Notifiers must place their name, address, and telephone number (including TTY number when needed) at the top of the notice. This information may be incorporated into a notifier’s logo at the top of the notice by typing, handwriting, pre-printing, using a label or other means.
If the billing and notifying entities are not the same, the name of more than one entity may be given in the Header as long as it is specified in the Additional Information
|Blank (B) Patient Name||Notifiers must enter the first and last name of the beneficiary receiving the notice, and a middle initial should also be used if there is one on the beneficiary’s Medicare card. The ABN will not be invalidated by a misspelling or missing initial, as long as the beneficiary or representative recognizes the name listed on the notice as that of the beneficiary.|
|Blank (C) Identification Number||Use of this field is optional. Notifiers may enter an identification number for the beneficiary that helps to link the notice with a related claim. The absence of an identification number does not invalidate the ABN. An internal filing number created by the notifier, such as a medical record number, may be used. Medicare numbers (HICNs), Medicare beneficiary identifiers (MBIs), or Social Security numbers should not appear on the notice.|
The following descriptors may be used in the header of Blank (D):
|The notifier must list the specific names of the items or services believed to be non-covered in the column directly under the header of Blank (D).|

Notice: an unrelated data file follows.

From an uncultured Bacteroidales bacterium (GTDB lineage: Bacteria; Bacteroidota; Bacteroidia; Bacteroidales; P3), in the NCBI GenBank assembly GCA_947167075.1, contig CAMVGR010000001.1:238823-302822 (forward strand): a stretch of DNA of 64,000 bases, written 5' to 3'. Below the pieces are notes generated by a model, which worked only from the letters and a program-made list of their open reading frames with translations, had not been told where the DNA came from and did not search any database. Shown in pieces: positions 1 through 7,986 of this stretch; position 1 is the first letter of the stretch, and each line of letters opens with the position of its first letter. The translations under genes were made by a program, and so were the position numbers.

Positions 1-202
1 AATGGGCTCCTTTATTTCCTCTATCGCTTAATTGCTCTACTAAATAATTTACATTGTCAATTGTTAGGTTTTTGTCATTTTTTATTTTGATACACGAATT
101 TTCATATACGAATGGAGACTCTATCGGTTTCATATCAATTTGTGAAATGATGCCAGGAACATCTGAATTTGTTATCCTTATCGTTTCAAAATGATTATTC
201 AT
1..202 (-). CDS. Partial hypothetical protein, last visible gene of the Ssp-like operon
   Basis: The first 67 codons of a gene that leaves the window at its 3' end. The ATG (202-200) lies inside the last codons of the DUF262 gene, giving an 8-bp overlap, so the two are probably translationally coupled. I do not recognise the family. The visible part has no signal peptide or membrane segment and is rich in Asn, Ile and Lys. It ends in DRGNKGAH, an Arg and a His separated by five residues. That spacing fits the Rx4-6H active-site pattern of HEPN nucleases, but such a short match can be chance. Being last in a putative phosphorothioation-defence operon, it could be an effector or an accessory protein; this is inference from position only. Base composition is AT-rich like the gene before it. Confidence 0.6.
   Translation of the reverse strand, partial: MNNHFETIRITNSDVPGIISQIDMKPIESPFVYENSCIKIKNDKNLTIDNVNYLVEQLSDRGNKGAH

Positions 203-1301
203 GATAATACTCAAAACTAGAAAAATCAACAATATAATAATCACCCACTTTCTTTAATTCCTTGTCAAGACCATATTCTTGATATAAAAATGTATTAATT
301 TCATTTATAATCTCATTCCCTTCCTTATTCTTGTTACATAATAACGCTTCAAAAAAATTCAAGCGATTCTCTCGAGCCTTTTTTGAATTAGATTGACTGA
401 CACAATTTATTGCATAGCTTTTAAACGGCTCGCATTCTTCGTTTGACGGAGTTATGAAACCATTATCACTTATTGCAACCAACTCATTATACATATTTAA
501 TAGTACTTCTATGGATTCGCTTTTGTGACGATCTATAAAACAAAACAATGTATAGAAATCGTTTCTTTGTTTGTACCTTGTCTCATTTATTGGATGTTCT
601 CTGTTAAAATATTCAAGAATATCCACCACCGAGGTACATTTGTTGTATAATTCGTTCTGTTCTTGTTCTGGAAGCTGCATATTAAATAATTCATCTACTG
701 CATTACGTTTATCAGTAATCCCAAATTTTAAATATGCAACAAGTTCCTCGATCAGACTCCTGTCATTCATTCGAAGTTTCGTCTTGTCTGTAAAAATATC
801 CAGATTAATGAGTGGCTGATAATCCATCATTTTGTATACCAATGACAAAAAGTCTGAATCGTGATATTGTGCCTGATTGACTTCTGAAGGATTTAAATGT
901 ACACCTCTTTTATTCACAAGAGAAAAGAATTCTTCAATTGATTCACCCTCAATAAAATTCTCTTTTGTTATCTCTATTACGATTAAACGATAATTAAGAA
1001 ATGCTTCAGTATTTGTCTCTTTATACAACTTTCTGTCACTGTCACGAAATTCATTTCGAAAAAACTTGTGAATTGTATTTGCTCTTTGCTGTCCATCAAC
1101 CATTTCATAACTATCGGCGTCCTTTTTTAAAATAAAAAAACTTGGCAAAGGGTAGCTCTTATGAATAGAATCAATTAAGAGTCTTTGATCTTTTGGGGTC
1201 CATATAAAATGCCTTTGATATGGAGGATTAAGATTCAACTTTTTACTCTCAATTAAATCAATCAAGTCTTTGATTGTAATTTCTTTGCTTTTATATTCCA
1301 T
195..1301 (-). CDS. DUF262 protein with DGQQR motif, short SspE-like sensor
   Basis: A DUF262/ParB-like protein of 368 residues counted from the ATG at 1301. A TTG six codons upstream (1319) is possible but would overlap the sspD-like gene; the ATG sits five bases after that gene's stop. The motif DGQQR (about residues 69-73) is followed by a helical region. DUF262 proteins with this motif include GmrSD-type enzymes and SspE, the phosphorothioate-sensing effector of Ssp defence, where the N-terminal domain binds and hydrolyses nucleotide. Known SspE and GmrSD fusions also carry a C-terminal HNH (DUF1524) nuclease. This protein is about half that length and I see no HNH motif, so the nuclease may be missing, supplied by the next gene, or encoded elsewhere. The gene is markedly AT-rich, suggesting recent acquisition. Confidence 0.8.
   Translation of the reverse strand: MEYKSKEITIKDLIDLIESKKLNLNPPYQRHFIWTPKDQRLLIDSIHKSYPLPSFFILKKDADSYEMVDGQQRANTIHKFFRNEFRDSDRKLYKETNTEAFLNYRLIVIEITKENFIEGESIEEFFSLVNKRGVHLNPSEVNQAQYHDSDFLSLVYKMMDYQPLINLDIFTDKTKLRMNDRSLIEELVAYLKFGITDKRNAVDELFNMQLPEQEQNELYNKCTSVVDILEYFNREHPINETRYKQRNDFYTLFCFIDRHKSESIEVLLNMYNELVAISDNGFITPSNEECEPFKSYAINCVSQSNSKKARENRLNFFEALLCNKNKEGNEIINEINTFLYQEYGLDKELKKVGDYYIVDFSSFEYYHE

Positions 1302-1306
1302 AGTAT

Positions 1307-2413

|In the case of partial denials, notifiers must list in the column under Blank (D) the excess component(s) of the item or service for which denial is expected.|
|For repetitive or continuous non-covered care, notifiers must specify the frequency and/or duration of the item or service.|
|General descriptions of specifically grouped supplies are permitted in this column. For example, “wound care supplies” would be a sufficient description of a group of items used to provide this care. An itemized list of each supply is generally not required.|
|When a reduction in service occurs, notifiers must provide enough additional information so that the beneficiary understands the nature of the reduction. For example, entering “wound care supplies decreased from weekly to monthly” would be appropriate to describe a decrease in frequency for this category of supplies; just writing “wound care supplies decreased” is insufficient.|
|Please note that there are a total of 7 Blank (D) fields that the notifier must complete on the ABN. Notifiers are encouraged to populate all of the Blank (D) fields in advance when a general descriptor such as “Item(s)/Service(s)” is used. All Blank (D) fields must be completed on the ABN in order for the notice to be considered valid.|
|Blank (E) Reason Medicare May Not Pay||
In the column under this header, notifiers must explain, in beneficiary friendly language, why they believe the items or services listed in the column under Blank (D) may not be covered by Medicare. Three commonly used reasons for non-coverage are:
To be a valid ABN, there must be at least one reason applicable to each item or service listed in the column under Blank (D). The same reason for non-coverage may be applied to multiple items in Blank (D) when appropriate.
|Blank (F) Estimated Cost||
Notifiers must complete the column under Blank (F) to ensure the beneficiary has all available information to make an informed decision about whether or not to obtain potentially non-covered services.
Notifiers must make a good faith effort to insert a reasonable estimate for all of the items or services listed under Blank (D). In general, we would expect that the estimate should be within $100 or 25% of the actual costs, whichever is greater; however, an estimate that exceeds the actual cost substantially would generally still be acceptable, since the beneficiary would not be harmed if the actual costs were less than predicted.
Thus, examples of acceptable estimates would include, but not be limited to, the following:
For a service that costs $250:
For a service that costs $500: